AA: The only thing we had to do was to create, in the paint-job, the sort of spiral hair that Toad had, but it all came about because of how well the animatronics worked and the expressions we were able to get on him that they didn’t foresee. They didn’t know what they were getting until they actually saw it and then they said “Oh, we got to make this a much more important character. We need to make him much bigger.”
SA: Well, in some of the photos of Hark’s original sculpt you can see that he originally had more pronounced spikes along his chin and temples that aren’t seen on Toad in the movie. Do you remember why they were made smaller?
AA: I think to make him “softer,” because he became such a sympathetic character and it might be, too, because there were about seven different Goomba heads that were made. Seven different sculptures utilized at different points for different things, but the Hark character was definitely the one they decided they wanted him to be “softer” and more sympathetic. There are ones with the spikes on them, but it’s not the Hark character.
Photo courtesy of MEL
The original sculpt for "Hark," who eventually became the de-evolved Toad
SA: Well, we were surprised to see those early traits for a Goomba because people are disappointed that you don’t see so a great deal of variety among the Goombas other than their skin, which had an amazing number of styles. Other than that they really don’t look very different among each other.
AA: Actually, a lot of them are very, very different. The paint-jobs are very different. In a lot of the lighting you don’t pick it up because of the way it’s lit. I think we had 11 suits and each of them was a separate, distinct head of the animatronic suits. Then we had a bunch of different stunt-suits for the stunt guys that didn’t have any animatronics that were just used for doing stunts and things like that.
There were 11 separate heads with different paintings. There were seven different sculptures, but every one that we made--of which I think there was a total of 11, maybe 18--they all had a different paint-job.
RH: The one thing that I thought was really interesting was that some of the Goombas seemed to have different functionality. So, for Toad in particular, was that animatronic more functional than some of the other Goombas so it could have better close-ups or more range of movement for the head or the facial features?
AA: No, all the mechanical Goombas were exactly the same. They could all do everything.
RH: Okay. I guess in the film you have three different kinds of Goomba “species,” right? I’m not sure if you guys had any official names for them, but there’s the round “ape-head,” which was kind of the “standard” one, the lizard-like “Allosaurus-head” and then finally the snake-head. Were there any challenges in trying to make those three separate ones distinct in and of themselves?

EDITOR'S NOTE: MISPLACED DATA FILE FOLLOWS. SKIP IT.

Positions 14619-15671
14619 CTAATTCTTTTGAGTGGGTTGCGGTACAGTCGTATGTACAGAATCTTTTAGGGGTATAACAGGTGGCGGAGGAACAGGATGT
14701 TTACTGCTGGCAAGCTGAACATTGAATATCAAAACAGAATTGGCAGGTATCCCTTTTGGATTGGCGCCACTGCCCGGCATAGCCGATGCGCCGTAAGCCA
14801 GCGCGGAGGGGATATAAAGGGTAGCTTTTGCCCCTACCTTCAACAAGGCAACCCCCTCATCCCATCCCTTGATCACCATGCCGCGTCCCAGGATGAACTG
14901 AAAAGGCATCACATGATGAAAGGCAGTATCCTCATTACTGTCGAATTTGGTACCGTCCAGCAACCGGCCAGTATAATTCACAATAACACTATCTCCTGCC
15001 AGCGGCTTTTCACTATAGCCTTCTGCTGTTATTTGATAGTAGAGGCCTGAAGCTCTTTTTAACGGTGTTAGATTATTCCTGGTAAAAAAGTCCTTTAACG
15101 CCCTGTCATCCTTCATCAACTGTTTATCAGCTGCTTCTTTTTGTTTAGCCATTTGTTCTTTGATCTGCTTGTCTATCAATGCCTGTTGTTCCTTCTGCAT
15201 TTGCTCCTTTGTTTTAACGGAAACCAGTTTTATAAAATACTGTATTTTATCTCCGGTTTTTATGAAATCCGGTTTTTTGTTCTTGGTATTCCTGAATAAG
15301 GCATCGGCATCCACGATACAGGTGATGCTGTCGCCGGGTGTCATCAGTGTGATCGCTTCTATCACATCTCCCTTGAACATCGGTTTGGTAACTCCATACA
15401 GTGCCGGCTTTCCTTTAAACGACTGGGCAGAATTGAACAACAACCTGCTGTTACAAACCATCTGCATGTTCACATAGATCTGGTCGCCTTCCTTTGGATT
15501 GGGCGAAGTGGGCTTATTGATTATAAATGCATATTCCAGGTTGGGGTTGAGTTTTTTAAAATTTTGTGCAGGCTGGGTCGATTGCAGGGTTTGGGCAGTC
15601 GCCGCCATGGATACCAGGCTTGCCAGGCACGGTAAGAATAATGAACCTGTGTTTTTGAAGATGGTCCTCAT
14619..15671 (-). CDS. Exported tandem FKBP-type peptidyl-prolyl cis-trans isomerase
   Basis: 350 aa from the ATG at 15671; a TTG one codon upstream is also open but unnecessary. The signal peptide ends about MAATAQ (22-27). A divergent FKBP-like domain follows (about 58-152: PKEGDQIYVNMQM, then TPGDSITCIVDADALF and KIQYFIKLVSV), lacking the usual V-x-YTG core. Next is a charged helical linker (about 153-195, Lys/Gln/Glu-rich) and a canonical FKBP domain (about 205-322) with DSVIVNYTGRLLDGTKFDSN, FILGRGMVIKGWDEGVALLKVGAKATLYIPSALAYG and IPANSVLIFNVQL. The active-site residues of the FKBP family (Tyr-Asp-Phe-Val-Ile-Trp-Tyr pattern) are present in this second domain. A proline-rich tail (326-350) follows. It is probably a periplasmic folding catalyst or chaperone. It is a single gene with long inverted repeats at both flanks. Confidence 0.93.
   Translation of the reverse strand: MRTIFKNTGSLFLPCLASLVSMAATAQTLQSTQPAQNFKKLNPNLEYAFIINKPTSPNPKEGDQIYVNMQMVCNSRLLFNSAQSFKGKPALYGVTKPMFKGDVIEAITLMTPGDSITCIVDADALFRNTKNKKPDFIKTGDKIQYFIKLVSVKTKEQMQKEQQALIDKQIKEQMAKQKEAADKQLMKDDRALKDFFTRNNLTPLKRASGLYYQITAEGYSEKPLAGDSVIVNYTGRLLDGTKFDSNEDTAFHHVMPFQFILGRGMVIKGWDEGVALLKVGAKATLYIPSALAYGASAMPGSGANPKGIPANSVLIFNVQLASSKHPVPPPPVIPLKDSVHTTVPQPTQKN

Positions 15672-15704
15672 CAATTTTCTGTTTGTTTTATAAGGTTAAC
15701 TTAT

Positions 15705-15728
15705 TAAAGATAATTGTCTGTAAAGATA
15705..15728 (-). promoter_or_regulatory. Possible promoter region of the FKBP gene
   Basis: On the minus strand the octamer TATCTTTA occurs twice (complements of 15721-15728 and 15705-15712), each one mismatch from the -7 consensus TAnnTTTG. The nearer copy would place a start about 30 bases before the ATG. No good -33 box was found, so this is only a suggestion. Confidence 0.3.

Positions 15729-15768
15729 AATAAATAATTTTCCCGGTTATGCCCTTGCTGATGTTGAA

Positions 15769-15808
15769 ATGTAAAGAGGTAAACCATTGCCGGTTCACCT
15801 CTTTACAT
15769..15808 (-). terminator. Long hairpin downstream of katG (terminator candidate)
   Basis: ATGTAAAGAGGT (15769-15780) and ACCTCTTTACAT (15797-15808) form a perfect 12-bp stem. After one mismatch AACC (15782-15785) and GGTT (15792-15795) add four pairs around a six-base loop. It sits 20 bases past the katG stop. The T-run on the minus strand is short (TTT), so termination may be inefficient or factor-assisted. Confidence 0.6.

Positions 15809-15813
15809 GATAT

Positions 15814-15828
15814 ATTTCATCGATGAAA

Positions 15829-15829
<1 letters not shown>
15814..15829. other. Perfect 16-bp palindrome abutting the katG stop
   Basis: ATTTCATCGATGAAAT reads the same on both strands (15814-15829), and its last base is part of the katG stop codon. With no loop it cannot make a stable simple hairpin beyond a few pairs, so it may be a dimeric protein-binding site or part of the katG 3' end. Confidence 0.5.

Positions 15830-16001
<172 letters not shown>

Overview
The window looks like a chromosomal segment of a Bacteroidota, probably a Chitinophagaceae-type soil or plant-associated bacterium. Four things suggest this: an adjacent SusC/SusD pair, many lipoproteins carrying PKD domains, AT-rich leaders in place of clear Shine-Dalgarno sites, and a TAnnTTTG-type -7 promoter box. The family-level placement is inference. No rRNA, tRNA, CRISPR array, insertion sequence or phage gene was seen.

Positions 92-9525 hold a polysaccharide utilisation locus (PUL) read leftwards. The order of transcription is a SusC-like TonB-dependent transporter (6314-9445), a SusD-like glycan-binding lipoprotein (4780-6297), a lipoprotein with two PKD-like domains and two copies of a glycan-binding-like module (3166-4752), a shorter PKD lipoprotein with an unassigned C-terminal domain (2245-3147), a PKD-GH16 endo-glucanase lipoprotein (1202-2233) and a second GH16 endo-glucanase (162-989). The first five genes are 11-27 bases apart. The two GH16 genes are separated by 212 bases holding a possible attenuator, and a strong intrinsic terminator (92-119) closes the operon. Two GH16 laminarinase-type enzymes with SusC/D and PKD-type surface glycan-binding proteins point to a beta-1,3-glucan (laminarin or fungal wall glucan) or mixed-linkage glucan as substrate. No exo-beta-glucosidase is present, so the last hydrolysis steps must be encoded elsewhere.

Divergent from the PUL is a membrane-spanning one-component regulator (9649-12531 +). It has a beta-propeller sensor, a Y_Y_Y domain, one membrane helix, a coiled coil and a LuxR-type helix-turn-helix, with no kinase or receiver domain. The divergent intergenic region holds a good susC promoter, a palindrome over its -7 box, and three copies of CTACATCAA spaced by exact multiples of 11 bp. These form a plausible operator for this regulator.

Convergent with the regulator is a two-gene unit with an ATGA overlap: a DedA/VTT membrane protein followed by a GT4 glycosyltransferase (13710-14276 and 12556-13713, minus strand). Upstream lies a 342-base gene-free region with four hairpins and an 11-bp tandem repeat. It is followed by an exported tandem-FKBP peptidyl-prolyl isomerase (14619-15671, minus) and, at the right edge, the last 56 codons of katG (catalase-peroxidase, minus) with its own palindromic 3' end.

AA: No. Like I said, the only distinction that we made for those were [that] the snake-head and the lizard-head, as I called them, had tongues that we liked, but the directors didn’t really want to see them that much. I think you only see it once in the movie, but it was pretty cool just having the tongue sort of come out a little bit and that was all done pneumatically.
Outside of that there was nothing really difficult about creating the distinctions. The distinctions were sort of laid-out by production that they wanted different types, but they seemed to stay with the lizard-head and the “Hark-” type head predominately.
RH: And I guess you kind of see that. The fans’ reasoning for the differences is that the rounded-head Goombas are, to us at least, the closest to their namesake from the game while the lizard-head type is closer to the Koopa Troopas.
But beyond those three types of Goombas, were any other types considered that didn’t just get made?
AA: No, not that we had or even had pictures of. They were all pretty much just those three types we were given to go off of. I think early, early on there might have been. I remember hearing talk about that, but I couldn’t verify it for you.
RH: Okay. Oh, I also did want to mention something since you brought up that the directors didn’t really like the hissing tongue too much. You’re right, you do see it only once in the film, but we have footage of a cut scene where one of the Brooklyn Girls interacts with a lizard-head Goomba and says that “He’s not as bad as her boss,” or something like that, and she asks the Goomba if it wants a cigarette and he hisses at her.
AA: Yeah. (laughs) There’s a whole bunch of cut footage. They shot a bunch of stuff that’s not there.
RH: Yeah. Is there anything in particular that you guys thought was great that didn’t make the cut?
AA: Well, there’s a lot of stuff with Goombas sliding down that tube. There’s a bunch of really fun, comical stuff that was there and there’s a lot more to the elevator scene with Luigi and Mario when the Goombas dance in the elevator. It was pretty funny.
RH: We heard that that elevator scene was actually not in the script and it was kind of improvised on set and kind of developed that way. Is that true?
AA: I think a lot of the movie was improvised.
AA: (laughs) There was stuff thrown at us everyday. So, yeah, it wasn’t in the original shooting script that we had when we started. And from that we built all the little Allosauruses. The little rats. They asked us if we could do that, so we built all of those. How many of those did we have?
AA: Yeah. Four Allosauruses that we built.
SA: Before we contacted you guys we did interview Guy Himber who I believe built the mechanical innards of the rats. That was a pretty good insight into their development.
AA: Yeah. Guy was working for us on that. We brought Guy in to run the mechanics on that.
Photo courtesy of MEL
That's Guy in the middle, with the Wilmington "Hooters" shirt on
SA: Unlike the Goombas, the Allosaurus Rats remained largely background characters and only appeared three times in the final film. What were the production's expectations with them compared to MEL's?